Blue Blood (3 stars)

(15) 91min

Every year a bunch of ill assorted Oxford undergraduates train to take part in various boxing matches against Cambridge students in order to earn their ‘Oxford Blues’. This cheap looking, clunky, soundtrack-heavy documentary initially seems to be as inviting as the 1984 Rob Lowe vehicle, Oxford Blues. Then the many charms of Stevan Riley’s amiable, amateurish but totally compelling film come into play. Shot purely from the viewpoint of the Oxford hopefuls and their ever optimistic coach this is a film driven by its off centre subjects. There’s the working class loner who just wants to impress his Judo loving dad. There’s the gifted posh boy singer who can’t resist a pointless challenge. There’s the angry kid who’s been brought up by a single mum and there’s the obsessive American astrophysicist straight out of the military who is holding down (quite bizarrely) a hardon for Jesus. You start really caring for these boys as they are slowly animalised under the dreaming spires.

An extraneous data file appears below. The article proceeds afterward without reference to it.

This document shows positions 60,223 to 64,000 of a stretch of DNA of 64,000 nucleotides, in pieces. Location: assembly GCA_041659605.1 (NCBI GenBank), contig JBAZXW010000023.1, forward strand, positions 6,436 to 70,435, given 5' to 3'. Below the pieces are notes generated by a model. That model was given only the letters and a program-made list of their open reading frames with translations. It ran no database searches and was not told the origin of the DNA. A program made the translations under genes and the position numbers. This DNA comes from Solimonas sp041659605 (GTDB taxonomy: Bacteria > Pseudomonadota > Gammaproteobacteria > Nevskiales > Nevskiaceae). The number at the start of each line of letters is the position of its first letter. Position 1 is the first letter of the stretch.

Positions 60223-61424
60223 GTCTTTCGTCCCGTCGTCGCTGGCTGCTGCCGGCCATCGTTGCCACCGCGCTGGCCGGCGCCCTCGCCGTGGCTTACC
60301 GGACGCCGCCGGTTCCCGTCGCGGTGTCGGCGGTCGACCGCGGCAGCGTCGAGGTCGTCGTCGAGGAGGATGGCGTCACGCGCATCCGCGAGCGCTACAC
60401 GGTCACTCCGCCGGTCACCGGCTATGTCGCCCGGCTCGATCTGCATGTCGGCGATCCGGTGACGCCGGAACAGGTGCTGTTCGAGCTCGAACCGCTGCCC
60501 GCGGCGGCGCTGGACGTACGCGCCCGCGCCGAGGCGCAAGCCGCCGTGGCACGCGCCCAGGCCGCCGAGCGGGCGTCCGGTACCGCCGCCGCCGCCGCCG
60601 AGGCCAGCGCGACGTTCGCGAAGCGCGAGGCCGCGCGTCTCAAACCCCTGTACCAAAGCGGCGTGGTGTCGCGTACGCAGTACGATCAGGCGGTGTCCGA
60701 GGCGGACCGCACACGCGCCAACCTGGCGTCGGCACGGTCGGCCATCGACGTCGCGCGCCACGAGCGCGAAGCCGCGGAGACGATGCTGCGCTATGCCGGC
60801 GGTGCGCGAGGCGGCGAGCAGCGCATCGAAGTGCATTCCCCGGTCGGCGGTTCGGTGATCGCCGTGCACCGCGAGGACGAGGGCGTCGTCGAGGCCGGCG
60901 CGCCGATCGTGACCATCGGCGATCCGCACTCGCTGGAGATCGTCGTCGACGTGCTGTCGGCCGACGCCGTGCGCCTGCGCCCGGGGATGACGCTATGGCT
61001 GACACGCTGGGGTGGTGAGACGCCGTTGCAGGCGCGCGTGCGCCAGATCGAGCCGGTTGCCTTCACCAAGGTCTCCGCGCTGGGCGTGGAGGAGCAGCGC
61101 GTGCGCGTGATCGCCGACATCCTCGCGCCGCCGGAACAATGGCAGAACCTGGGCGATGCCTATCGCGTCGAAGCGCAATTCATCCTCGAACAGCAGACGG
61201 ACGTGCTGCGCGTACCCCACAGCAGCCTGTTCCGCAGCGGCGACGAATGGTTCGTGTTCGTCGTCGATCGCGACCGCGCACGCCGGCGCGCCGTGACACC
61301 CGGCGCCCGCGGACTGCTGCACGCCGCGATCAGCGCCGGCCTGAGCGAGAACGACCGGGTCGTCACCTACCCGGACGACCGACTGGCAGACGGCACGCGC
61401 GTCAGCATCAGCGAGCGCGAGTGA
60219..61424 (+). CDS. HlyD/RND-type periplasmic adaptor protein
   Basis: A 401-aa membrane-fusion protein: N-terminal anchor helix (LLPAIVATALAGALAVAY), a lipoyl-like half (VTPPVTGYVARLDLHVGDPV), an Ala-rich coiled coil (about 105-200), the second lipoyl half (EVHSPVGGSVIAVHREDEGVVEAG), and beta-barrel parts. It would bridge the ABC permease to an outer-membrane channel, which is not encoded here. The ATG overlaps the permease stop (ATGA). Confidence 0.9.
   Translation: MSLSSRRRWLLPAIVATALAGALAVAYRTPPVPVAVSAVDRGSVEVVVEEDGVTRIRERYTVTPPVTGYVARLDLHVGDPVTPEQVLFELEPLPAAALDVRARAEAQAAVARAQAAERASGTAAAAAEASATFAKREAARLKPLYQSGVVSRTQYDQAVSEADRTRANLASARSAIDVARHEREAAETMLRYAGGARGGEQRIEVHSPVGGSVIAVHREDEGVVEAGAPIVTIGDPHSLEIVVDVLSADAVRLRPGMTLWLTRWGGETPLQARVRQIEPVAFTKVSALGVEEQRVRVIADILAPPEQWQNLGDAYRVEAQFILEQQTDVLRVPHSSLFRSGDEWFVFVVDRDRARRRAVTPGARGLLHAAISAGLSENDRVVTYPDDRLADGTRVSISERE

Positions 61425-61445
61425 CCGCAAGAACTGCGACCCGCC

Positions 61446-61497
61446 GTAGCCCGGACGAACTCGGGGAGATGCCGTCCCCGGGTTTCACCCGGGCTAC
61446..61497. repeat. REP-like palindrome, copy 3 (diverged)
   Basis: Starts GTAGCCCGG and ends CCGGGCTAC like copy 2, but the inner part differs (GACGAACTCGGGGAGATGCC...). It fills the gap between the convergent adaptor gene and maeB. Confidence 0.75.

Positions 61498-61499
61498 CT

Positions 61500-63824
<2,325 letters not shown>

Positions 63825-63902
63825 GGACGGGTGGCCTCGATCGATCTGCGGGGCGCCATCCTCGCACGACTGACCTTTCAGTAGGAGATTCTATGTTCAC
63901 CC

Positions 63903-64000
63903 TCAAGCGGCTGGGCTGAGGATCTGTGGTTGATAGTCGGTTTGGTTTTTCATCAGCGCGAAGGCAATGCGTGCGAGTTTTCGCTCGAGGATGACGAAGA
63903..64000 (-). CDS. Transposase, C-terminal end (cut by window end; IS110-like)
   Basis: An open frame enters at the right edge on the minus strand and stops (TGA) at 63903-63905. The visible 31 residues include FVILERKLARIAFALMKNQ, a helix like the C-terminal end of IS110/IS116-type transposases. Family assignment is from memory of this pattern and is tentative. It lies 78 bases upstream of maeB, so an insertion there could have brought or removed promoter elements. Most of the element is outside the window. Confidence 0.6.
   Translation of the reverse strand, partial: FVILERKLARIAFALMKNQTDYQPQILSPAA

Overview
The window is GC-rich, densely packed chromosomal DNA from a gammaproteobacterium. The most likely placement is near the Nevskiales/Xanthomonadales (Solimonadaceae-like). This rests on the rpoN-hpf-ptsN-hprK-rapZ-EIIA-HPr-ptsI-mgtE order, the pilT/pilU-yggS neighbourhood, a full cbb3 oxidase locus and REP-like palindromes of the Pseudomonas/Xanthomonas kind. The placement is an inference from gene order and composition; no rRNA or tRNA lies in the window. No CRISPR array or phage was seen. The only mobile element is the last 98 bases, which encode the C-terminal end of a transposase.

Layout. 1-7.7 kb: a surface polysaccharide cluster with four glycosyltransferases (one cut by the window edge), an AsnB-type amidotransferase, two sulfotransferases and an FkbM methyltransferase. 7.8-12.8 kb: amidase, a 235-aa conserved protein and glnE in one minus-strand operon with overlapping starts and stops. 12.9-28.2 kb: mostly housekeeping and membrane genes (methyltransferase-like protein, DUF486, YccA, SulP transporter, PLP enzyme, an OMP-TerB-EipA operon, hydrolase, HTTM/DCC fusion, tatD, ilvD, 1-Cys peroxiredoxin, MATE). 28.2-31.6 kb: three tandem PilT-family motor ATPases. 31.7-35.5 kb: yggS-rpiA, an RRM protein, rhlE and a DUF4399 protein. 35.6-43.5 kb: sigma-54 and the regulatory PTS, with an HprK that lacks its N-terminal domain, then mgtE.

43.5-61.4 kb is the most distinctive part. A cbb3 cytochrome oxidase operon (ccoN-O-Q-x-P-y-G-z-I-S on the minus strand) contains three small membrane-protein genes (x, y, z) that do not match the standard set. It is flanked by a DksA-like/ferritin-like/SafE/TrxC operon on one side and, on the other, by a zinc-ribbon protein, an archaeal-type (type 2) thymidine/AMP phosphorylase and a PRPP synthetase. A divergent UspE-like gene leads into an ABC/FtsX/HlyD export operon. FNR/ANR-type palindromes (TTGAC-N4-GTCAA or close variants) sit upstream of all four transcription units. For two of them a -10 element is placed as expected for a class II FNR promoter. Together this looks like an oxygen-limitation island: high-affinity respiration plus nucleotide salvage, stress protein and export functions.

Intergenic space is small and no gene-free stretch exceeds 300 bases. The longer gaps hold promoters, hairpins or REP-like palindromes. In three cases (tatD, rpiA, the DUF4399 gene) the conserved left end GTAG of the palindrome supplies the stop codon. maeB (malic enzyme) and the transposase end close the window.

The finale grips like a knife, and like Riley’s previous film short documentary Rave Against the Machine (following a group of musicians as they try to survive the four year siege of Sarajevo in the 1990s) Blue Blood usurps all your expectations and leaves you with a little tear to punch away on that padded glove. C’mon the blues.

Blue Blood

  • 3 stars
  • 2006
  • UK
  • 1h 31min
  • 15
  • Directed by: Stevan Riley

Every year a bunch of ill assorted Oxford undergraduates train up to box against Cambridge students and earn their 'Oxford Blues'. Shot from the viewpoint of the boys and their ever optimistic coach this seemingly clunky film usurps expectations to be amiable, amateurish and totally compelling.

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